Robert ThomasCollege of Charleston Junior Robert Thomas jumped at the opportunity to challenge a well-known political commentator on national TV. Thomas went to the taping of the Fox News show “Stossel” while he was at the International Students for Liberty Conference in Washington D.C. When Ann Coulter called Libertarians an expletive name, Thomas couldn’t resist asking a question to challenge her.

“Ann Coulter was ‘trolling’ us pretty hard – she was clearly trying to elicit a response from the crowd and she got what she was looking for,” explains Thomas, a political science major from Gainesville, Fla. “I didn’t agree with what she was saying, but I liked her style and knew I wanted to get in on the action.”

Thomas, a Libertarian, asked how Coulter felt about marriage as a private institution and wondered why government needs to be involved in marriage. Thomas attributes some of his debate skills to the political science department that provides a vibrant atmosphere for debate and intellectual discourse. “I love discussion-based learning and debate, which we do a lot of in my political science classes, so this was right up my alley.”

Thomas also says that his parents have been supportive of his activities and says, “My parents watched it and while they didn’t agree with what I said, they thought I was well-spoken.”

Thomas attended the conference with about a dozen other members of the College of Charleston chapter of Young Americans for Liberty, a student run organization with the goal to actively promote the ideas of individual liberty, free markets and limited government. The trip was sponsored by the Initiative for Public Choice & Market Process and the School of Business.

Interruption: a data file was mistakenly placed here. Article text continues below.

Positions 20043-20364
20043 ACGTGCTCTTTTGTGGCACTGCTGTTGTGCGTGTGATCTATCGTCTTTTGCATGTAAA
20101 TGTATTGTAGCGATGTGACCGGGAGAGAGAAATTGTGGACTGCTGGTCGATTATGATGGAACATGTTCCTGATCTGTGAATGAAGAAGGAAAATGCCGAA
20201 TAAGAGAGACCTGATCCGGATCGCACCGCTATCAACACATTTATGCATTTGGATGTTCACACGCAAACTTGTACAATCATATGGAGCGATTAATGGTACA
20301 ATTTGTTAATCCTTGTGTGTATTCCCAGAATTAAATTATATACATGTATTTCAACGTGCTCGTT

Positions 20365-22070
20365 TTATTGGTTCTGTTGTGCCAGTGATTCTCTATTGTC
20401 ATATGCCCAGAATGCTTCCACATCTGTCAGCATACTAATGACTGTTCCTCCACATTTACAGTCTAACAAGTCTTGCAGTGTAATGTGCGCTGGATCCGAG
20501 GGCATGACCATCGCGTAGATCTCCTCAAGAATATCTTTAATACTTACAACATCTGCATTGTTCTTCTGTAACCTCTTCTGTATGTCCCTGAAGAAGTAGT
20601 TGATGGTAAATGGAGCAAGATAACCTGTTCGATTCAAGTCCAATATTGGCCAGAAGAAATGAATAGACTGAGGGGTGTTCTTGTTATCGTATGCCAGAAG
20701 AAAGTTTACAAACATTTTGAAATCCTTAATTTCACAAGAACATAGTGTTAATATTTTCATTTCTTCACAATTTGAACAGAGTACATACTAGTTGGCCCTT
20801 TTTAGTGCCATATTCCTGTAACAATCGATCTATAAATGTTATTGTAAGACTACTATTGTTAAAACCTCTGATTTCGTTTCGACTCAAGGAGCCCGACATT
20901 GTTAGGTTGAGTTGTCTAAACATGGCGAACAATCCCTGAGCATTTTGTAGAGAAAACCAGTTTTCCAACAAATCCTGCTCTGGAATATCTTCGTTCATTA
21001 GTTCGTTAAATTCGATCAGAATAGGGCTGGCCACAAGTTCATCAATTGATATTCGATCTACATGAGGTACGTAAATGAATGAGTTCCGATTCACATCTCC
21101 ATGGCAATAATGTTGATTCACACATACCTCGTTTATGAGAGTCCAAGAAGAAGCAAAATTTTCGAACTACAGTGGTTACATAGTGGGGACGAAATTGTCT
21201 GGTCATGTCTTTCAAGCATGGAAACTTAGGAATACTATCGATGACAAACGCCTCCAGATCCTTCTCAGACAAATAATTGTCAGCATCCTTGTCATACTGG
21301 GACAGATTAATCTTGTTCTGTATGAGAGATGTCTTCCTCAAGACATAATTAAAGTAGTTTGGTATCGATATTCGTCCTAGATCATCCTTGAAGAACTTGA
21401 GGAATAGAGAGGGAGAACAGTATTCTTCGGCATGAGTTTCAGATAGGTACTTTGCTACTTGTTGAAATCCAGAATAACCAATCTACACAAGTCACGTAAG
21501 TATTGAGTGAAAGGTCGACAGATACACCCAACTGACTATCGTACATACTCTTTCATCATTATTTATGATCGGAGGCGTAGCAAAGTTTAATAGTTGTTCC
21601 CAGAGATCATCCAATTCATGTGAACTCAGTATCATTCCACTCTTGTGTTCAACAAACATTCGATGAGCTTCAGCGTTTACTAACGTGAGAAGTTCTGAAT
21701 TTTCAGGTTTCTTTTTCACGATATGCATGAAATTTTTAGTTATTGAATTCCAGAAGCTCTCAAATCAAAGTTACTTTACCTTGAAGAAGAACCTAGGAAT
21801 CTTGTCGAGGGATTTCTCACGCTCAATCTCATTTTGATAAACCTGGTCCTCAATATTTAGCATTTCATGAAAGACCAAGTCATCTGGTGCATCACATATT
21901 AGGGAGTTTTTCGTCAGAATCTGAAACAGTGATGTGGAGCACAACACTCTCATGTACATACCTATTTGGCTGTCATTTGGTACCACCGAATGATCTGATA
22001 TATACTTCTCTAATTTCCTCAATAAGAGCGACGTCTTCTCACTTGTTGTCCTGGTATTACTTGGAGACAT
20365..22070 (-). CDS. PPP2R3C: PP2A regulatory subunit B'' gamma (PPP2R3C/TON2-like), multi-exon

“We are a group of students who are interested in the current events of today and how they will impact our lives in the future,” explains Will Joyce, an economics major and president of the chapter. “Some of our activism events this semester will be a Freedom of Speech Wall, a Free Markets 101 event, and an event focusing on the past decade of war. I’d like to see the College have a stronger political activism presence on campus, and I would like to increase awareness among my peers of the issues students will be facing after they graduate.”

The Initiative for Public Choice & Market Process (IPCMP) helped to fund the trip because the issues that are discussed at the conference align with the program’s mission, which is to explain and discuss the economic, political and moral foundation of a free society.

“It is so important for students to understand the issues of economics and politics on a deeper level and truly understand how free markets function, why they work, and where they fall short,” says Peter Calcagno, economics professor and director of the IPCMP. “They also need to understand how government functions at an institutional level, why we get the polices that we do, and that government solutions also fail, or have unintended consequences.”